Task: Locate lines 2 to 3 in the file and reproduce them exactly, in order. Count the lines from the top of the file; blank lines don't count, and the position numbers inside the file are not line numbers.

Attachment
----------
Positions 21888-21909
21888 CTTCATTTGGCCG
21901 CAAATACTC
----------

21888 CTTCATTTGGCCG
21901 CAAATACTC